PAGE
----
Boil water alert for part of downtown

Published 6:45 pm Friday, February 21, 2014

Water Break


A boil water notice remained in effect for a swath of downtown businesses and living spaces after a water main broke Friday afternoon near Washington and China streets.

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Water service was cut at about 3 p.m. Friday to businesses in a two-block section of Washington Street between China and Crawford streets and the notice issued after city officials discovered water shooting through a 1-inch hole in a 100-year-old 16-inch water line downtown. It was restored at about 6 p.m.

 Water mains superintendent Dane Lovell said the boil water notice, which was issued about 4 p.m. Friday, was expected to be lifted sometime late today.

The section affected by the cutoff is home to two restaurants, Lillian’s and the 1311 Bar and Grill, and the Upper End Lounge. Both businesses are urged to boil water to cook and drink until further notice.

He said city officials learned of the leak about 1:30 p.m. Friday and estimated it may have occurred sometime near Christmas. He said the line was one of the oldest in the city. The leak was sealed using a “band,” a rubber-lines patch of steel that was bolted over the damaged section of line.

Marcus Furniture owner Steven Marcus, who reported the leak, said he and his son, Don Marcus, had been hearing a rushing-type noise, “but it didn’t sound like water moving. It sounded more like gas hissing.

“At first, it sounded like someone had left their car running in front of the store,” he said. “I kept going outside to check.”

It wasn’t until someone called him to come outside the store to the street to hear a noise that he identified the sound.

“This guy said, ‘come out here and listen to this,’ I went outside, and you could hear it, podnah (the water rushing under the street).”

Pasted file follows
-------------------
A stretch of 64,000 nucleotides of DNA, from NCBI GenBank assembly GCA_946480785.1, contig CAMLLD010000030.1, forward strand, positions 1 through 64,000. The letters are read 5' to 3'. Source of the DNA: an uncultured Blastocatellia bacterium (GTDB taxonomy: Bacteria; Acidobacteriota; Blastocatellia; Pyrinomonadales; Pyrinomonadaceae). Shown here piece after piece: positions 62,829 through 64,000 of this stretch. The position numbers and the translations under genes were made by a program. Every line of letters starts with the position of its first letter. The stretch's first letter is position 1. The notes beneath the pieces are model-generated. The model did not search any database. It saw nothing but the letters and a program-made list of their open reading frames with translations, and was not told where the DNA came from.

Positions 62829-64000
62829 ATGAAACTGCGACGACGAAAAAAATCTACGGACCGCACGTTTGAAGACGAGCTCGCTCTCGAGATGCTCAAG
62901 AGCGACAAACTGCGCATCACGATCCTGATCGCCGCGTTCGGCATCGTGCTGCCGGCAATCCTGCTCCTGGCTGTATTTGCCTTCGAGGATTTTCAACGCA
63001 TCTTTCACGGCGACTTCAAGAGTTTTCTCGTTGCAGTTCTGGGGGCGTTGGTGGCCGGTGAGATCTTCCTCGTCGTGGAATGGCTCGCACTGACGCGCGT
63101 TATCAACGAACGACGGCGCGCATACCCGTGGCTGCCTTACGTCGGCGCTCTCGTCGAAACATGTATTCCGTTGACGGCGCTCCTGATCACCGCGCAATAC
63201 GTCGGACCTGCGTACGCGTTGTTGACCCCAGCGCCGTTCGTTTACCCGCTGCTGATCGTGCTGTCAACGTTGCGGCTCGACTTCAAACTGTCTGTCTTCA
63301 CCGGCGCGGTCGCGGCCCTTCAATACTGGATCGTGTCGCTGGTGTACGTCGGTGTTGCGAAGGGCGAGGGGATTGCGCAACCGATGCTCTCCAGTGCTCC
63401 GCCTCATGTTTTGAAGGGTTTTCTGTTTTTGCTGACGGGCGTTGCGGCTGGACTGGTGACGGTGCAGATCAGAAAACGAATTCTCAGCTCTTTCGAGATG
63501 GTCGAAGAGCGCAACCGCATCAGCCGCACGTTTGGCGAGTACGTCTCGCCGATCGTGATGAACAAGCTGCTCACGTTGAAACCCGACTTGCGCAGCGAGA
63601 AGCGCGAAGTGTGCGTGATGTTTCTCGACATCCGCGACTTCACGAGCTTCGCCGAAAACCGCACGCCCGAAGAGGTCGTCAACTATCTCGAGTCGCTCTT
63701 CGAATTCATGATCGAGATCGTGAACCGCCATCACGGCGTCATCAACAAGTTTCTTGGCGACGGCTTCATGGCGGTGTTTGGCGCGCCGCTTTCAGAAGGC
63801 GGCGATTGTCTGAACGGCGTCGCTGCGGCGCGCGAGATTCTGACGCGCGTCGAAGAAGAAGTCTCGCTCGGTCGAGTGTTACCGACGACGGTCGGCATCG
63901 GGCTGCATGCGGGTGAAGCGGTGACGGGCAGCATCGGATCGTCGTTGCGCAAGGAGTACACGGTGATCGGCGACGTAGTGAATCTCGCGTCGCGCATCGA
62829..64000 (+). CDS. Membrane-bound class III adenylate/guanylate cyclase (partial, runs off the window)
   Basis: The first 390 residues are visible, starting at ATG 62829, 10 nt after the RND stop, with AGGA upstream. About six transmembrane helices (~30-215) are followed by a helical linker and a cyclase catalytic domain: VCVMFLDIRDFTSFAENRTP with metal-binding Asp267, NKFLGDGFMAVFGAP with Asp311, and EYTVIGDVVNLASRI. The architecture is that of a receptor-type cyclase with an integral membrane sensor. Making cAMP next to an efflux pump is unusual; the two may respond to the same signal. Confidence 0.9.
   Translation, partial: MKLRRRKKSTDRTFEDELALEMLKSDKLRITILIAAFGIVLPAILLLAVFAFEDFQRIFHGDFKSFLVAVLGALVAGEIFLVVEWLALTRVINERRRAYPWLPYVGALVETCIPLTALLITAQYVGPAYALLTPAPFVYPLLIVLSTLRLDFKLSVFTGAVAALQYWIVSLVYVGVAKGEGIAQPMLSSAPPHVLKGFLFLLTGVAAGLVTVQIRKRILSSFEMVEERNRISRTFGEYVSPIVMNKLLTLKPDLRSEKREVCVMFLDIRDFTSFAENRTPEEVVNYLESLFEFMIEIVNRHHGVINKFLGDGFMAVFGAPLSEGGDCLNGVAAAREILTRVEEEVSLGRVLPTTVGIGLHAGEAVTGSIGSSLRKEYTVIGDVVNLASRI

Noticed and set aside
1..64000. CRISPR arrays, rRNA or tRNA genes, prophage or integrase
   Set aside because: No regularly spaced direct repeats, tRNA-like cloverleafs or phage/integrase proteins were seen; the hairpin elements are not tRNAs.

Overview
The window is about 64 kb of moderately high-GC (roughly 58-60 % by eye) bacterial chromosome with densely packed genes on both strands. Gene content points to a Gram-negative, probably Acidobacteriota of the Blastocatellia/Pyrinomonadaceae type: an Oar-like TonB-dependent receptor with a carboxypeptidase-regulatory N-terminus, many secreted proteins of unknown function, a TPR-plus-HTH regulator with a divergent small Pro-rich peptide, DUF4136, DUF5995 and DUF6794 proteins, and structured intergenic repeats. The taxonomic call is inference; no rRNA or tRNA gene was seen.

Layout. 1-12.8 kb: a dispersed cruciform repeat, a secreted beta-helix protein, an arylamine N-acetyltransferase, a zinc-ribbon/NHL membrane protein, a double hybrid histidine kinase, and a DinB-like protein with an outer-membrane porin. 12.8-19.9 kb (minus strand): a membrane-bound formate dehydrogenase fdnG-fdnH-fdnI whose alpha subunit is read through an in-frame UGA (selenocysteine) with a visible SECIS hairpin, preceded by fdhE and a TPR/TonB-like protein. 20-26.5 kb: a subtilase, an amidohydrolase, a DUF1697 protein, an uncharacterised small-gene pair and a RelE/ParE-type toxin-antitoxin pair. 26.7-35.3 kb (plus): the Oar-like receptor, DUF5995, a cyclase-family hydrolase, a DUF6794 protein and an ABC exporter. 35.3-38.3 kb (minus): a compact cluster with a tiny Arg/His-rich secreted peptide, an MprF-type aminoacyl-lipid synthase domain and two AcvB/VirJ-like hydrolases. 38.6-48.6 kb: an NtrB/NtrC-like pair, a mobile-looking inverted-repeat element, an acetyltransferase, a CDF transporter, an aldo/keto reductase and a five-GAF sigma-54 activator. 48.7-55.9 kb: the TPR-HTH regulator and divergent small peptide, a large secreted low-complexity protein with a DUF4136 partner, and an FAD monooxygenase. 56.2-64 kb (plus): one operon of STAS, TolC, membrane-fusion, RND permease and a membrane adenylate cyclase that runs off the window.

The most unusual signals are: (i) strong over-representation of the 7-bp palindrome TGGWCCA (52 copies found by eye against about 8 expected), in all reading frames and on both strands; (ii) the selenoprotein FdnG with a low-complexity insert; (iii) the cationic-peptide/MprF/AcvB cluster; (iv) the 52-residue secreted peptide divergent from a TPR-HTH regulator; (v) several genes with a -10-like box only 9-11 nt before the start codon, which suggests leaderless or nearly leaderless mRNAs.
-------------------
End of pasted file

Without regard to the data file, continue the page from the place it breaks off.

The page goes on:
Water mains employees began digging at the site about 2 p.m., using a backhoe equipped with a jackhammer to break the pavement and dig out dirt around the damaged line.

The line was cleared, a stream of water shot out under high pressure, slamming into an adjacent brick storm drain.

During the two months it was undetected, the pressurized leak had eaten through the surrounding dirt, eroding it and creating an empty cavern about 6 feet deep under the road.

Workers took about four hours to finish removing the dirt from around the line and installing the patch.

The city has said it has $57.7 million worth of repair work to do below city streets with the water and sewer systems and storm drains. The Board of Mayor and Aldermen plan to meet Monday to prioritize a list of infrastructure projects first publicized in December.

About John Surratt

John Surratt is a graduate of Louisiana State University with a degree in general studies. He has worked as an editor, reporter and photographer for newspapers in Louisiana, Mississippi and Alabama. He has been a member of The Vicksburg Post staff since 2011 and covers city government. He and his wife attend St. Paul Catholic Church and he is a member of the Port City Kiwanis Club.

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